perm=rw bit told me that it is indeed trying to mount with full read-write permissions. Nothing changed on that part.
Lastly, I then try to do a manual
mount call myself (something I loathe doing), and to some surprise I see an error I am not personally familiar with.
$ sudo mount /dev/sdc1 ~/stupid-mount-folder Error mounting /dev/sdc1 at /home/stoven/stupid-mount-folder ... The disk contains an unclean system (0, 0). Metadata kept in Windows cache, refused to mount. Failed to mount '/dev/sdc1': Operation not permitted The NTFS partition is in an unsafe state. Please resume and shutdown Windows fully (no hibernation or fast restarting), or mount the volume read-only with the 'ro' mount option
Uhm.. Yeah I guess.
It's one thing if my Windows drive had this issue, that I can understand. Windows uses something called a
hiberfil.sys file to create some file-lock on the drive, of changes to be written and applied. But the problem is this wasn't a Windows partition - this was my 1TB slow disk having this issue. Why did Windows decide to put a lock on this drive? Did I use it even recently? Would I have needed to at all? I can install programs to the 500GB Windows SSD, the 1TB drive exists to simply store things I want to share between systems like movies or photos.
So my questions were: why? And how do I fix? I don't know if I'll ever get an answer to the why part, because maybe it's simply in Windows' nature to mount every disk connected and pretend that there are "changes" to be made. Windows is pretty anti-Linux desktops so I have no doubts this will never matter to them.
The "how do I fix this shit?" part is stated in the error message: log into Windows, and "shut it down". This part seems pretty... ambiguous. And it is. Because shutting down Windows once didn't actually fix this. Rather, it took several attempts, because on my third and last attempt, I did the impossible: I held Shift while pressing "Shut Down", which has entirely different functionality.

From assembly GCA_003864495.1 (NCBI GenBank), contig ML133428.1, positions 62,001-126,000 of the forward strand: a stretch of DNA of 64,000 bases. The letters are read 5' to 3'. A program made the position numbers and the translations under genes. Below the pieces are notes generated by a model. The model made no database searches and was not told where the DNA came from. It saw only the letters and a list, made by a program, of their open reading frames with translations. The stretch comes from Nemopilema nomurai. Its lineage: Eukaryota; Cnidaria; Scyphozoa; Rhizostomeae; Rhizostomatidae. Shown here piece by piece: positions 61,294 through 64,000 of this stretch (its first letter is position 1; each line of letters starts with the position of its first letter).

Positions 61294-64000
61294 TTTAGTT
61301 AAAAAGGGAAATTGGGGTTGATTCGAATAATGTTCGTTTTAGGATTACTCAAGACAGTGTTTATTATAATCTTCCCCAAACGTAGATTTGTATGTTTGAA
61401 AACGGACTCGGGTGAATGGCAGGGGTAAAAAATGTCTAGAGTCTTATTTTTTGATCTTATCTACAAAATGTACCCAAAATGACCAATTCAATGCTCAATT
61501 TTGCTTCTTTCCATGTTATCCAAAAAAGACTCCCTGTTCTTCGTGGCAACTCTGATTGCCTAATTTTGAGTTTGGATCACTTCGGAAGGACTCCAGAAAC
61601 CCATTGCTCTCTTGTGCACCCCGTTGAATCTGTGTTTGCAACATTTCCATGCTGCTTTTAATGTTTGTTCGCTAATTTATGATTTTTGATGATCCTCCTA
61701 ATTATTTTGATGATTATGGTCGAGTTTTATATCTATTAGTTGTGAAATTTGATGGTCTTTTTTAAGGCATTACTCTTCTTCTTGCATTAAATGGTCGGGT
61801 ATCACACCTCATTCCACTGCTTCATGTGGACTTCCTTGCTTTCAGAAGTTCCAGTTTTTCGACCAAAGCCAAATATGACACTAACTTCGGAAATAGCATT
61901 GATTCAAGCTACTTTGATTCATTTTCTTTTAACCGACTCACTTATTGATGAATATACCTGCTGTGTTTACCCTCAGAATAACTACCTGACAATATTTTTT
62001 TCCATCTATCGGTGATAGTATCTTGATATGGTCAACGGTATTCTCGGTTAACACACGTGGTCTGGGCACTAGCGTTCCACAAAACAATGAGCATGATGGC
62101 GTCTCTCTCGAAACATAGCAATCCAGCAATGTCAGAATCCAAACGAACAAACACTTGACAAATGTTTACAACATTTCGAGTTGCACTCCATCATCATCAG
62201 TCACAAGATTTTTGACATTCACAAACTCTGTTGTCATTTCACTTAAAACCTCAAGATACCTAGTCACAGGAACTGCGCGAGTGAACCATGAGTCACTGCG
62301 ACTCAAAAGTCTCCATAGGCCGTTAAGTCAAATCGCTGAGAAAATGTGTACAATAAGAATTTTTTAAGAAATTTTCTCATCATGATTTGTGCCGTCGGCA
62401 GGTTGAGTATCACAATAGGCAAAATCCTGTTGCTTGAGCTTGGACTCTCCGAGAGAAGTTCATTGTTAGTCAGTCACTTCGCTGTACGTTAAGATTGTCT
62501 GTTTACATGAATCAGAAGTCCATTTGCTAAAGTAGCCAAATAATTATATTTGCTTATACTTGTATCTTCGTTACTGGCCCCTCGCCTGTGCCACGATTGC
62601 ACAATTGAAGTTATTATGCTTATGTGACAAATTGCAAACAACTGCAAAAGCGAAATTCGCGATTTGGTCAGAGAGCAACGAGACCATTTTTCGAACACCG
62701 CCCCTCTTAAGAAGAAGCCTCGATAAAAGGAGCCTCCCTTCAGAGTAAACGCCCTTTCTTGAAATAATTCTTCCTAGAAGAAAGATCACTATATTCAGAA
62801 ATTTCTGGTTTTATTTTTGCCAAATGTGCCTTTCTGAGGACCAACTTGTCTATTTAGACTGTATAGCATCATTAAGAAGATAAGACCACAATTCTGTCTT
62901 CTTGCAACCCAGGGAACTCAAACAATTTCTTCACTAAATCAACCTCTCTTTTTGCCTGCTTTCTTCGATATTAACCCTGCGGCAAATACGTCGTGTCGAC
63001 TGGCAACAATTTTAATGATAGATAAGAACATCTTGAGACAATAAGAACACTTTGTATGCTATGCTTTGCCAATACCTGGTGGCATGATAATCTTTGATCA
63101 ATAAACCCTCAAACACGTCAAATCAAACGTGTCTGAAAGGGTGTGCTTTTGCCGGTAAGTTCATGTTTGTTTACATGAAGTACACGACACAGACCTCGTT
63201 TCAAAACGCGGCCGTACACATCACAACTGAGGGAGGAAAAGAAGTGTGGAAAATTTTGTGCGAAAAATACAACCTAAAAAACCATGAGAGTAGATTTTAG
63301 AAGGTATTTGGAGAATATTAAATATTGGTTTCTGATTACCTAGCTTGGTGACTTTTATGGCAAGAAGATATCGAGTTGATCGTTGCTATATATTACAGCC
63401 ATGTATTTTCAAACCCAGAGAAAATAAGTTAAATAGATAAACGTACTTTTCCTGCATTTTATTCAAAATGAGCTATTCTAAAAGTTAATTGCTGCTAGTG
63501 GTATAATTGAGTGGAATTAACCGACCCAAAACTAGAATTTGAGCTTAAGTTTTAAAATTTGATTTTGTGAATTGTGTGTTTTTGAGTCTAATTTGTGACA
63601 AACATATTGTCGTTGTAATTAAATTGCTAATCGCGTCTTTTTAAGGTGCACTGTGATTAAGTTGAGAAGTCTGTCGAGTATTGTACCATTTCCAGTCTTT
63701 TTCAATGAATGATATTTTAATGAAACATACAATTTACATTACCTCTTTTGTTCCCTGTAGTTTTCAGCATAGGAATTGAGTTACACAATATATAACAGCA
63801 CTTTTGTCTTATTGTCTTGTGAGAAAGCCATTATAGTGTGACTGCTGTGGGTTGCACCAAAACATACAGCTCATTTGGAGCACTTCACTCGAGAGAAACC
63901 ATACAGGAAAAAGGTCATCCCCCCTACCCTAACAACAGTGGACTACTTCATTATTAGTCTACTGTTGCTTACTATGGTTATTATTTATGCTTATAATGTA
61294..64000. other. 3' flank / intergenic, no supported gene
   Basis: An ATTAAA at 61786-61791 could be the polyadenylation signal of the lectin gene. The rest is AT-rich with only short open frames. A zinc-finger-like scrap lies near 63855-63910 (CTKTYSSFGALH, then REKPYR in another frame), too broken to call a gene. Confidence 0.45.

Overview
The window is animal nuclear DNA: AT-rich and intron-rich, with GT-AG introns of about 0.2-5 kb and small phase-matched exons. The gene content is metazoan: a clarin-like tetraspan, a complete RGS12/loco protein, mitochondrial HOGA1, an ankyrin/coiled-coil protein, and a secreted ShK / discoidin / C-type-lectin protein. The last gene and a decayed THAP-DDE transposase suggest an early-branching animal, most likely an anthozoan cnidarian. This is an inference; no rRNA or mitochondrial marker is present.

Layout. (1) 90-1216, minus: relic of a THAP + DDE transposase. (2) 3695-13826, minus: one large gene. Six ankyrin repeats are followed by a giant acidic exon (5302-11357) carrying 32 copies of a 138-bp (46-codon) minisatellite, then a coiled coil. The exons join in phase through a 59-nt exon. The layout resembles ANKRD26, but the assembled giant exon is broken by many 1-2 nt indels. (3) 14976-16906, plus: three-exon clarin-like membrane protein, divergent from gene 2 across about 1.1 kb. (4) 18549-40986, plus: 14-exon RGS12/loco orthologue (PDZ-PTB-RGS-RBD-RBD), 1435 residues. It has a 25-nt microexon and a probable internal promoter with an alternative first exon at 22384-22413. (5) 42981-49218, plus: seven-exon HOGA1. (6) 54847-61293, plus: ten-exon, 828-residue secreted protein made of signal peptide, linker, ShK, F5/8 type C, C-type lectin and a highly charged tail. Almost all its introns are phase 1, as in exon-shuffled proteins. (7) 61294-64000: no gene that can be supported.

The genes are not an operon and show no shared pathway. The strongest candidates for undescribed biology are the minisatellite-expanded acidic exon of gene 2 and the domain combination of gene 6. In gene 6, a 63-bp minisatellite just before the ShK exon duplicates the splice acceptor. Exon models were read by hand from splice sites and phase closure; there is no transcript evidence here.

So my questions are now:
ntfs3gor whatever, but those seem like lossy solutions. What if I was months out, had no Windows key, and didn't want to lose transactional information still stuck in the
My only thoughts are unfortunately, without Windows, there wouldn't be a way to fix this without some kind of data loss. Maybe my data changes were tiny and I could have forced it into R/W with a third party tool, but without any way of knowing how large the data transaction would have been, why risk it?
My second thought is, yes, I should probably just delete Windows. In my house there are plenty of Windows devices, but I think it's time I went my own way and removed it entirely from my desktop. This kind of interference wasn't actually worth it, and the amount of stress and mental anguish it caused was not fun at all. I expect things to work, and suddenly when my disks are read-only locked, it's going to give me a headache or two trying to debug it again.
Moving forward, I think today will be the day I strip my desktop of Windows once and for all. I don't miss it, and either way, my current desktop doesn't actually support Windows 11, so did it really matter? I wasn't going to move further than where I was with it currently.
The next question I need to start asking myself is whether or not NTFS is still long-term storage viable. I could probably move all my data over to an
ext4 format instead, or
brtfs, but I have zero clue about which one is strictly "better". I have also been curious about deploying a home server for NAS/Samba storage on our local network, but unsure if I would be doing that with an old laptop or possibly my Raspberry Pi 2.
Either way, I'll be happier when Windows is gone for good. No longer a headache for me to have to worry about personally. That is until the next time a friend or relative are having Windows issues.